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Xi'an Guyue: Ancient ensemble awaits another millennium


Updated: 2018-02-08

Xi'an Guyue: Ancient ensemble awaits another millennium

Xi'an celebrates Xi'an wind and percussion ensemble on China Cultural Heritage Day, June 12, 2010. [Photo/VCG]

Festive, grand in structure and elegant in style. Xi'an Guyue, also known as Xi'an wind and percussion ensemble, has been played for more than a millennium in China's ancient capital of Xi'an, Shaanxi province.

Xi'an wind and percussion ensemble, as its name indicates, is a type of music that integrates drums and wind instruments, and sometimes a male chorus. The content of the verses is mostly related to local life and religious belief.

From royal courts to open fields

The music was first created to accompany royal banquets, outings and sacrifices to gods. However, it gradually prevailed among the public in temple fairs and religious occasions.

Marching drum music used to be performed on emperor's trips, but has now become the province of farmers and is usually played in open fields in the countryside.

Xi'an Guyue is usually divided into two categories – sitting music and walking music, with the latter also including the singing of chorus.

The sitting music is played by performers sitting in a hall and subject to a strict and fixed musical pattern and structure, while the walking music is more casual and the performances focus on melodies.


Xi'an Guyue: Ancient ensemble awaits another millennium

Xi'an celebrates Xi'an wind and percussion ensemble on China Cultural Heritage Day, June 12, 2010. [Photo/VCG]

Over the centuries, the tunes have never ceased to hymn and the scores, using an ancient notation system dating from Tang and Song dynasties, are passed down generation by generation just as they were a thousand years ago.

Approximately 3,000 musical pieces are documented and about 150 volumes of handwritten scores are preserved and still in use.

The ensemble was added to the UNESCO Intangible Cultural Heritage List in 2009.

Looming barriers

Uprising from a time when the Middle Kingdom was the center of the world and the royal house was greatly respected, Xi'an Guyue once played an important role in entertaining the crowds.

It is one of the most complete genres of folk music still surviving in China, earning the name "the living fossil of ancient Chinese music".

But in a fast-modernizing society, its functionality and popularity are fading away at a great speed. What's left behind of its value seems to be only recognized in academic studies, tourism and religious practices in limited areas.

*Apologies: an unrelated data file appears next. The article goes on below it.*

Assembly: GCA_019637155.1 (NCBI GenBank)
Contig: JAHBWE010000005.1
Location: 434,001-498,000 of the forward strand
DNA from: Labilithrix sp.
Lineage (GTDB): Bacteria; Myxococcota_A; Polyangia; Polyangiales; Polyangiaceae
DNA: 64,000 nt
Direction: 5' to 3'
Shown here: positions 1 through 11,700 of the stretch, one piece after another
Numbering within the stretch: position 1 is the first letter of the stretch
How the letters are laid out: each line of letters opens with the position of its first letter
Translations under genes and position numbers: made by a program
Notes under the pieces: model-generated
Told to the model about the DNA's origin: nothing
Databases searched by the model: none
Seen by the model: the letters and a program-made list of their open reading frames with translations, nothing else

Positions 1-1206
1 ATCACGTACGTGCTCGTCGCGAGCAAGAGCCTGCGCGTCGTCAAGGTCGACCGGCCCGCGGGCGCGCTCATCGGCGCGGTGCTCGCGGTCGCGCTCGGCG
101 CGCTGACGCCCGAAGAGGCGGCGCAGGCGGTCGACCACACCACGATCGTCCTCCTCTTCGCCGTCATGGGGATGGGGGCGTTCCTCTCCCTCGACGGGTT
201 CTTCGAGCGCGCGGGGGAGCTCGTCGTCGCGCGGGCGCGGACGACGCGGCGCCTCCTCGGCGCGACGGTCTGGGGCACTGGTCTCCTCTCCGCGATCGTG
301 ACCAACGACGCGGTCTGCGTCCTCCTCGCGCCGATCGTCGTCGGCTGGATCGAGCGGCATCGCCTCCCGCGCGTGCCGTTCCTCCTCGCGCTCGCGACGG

There are only six major ensembles carrying on the art form in suburban Xi'an and its neighboring villages.

Xi'an Guyue: Ancient ensemble awaits another millennium

Students from the Xi'an Conservatory of Music play Xi'an Guyue in Haikou, South China's Hainan province, July 15, 2017. [Photo/VCG]

Many experts believe the notation system is the key to unlocking the mysteries of musical art in ancient China. But at the same time, the centuries-old system has, to an extent, hindered its mass popularization.

The strict master-apprentice mechanism also surfaced as an evitable barrier. Even in the 21st century, many performers still insist on an ancient rule that the skills can't be passed down to females.

Efforts underway

Ma Xiping, a female professor in music at Xi'an Jiaotong University, decided to change the status quo. Since 2001, she started to visit Zhao Gengchen, an expert and inheritor of Xi'an Guyue, to record him singing via words, audio/video recordings and photographs.

She led her students to Zhao's place every week to record a score and translate it into numbered musical notation and stave. "We used up five recorders in five years," Ma Xiping said.

Zhao Gengchen passed away on May 6, 2015, which is a great loss to the inheritance of Xi'an Guyue, but thanks to Ma and her students' efforts Zhao's legacy lives on.

The Xi'an Conservatory of Music also held seminars to study the development of Xi'an Guyue in innovative ways. Last April, the musical institute released an album which recorded the classic scores of the six-century-old local ensembles.

Local cultural authorities and art institutes are also on the move. In the past few years, the Shaanxi Art Study Institute set up a program to bring Xi'an Guyue into campuses in a bid to promote the art among students at all levels.

Xi'an Guyue: Ancient ensemble awaits another millennium

A German girl learns to play a reed pipe wind instrument at the Carnival of Cultures Parade in Berlin, June 8, 2014. [Photo/VCG]

"By introducing Xi'an Guyue into campuses and letting students appreciate the charm of folk music face to face, it will not only expand the influences of Xi'an Guyue, but also promote the protection and inheritance of the music," said Ding Kemin, deputy director of the Shaanxi Art Study Institute.

The institute has also been holding world tours and cultural exchange activities, bringing the music to Japan, Singapore, Germany, Italy, Australia and the US.

Efforts are being made, but do they necessarily produce a satisfying outcome? The answer may be disappointing. Today's young generation has barely heard of Xi'an Guyue.

We'd love to hear the ancient music sung loud and clear, but in the meantime, we can't help but ask: Will Xi'an Guyue be played for another millennium?


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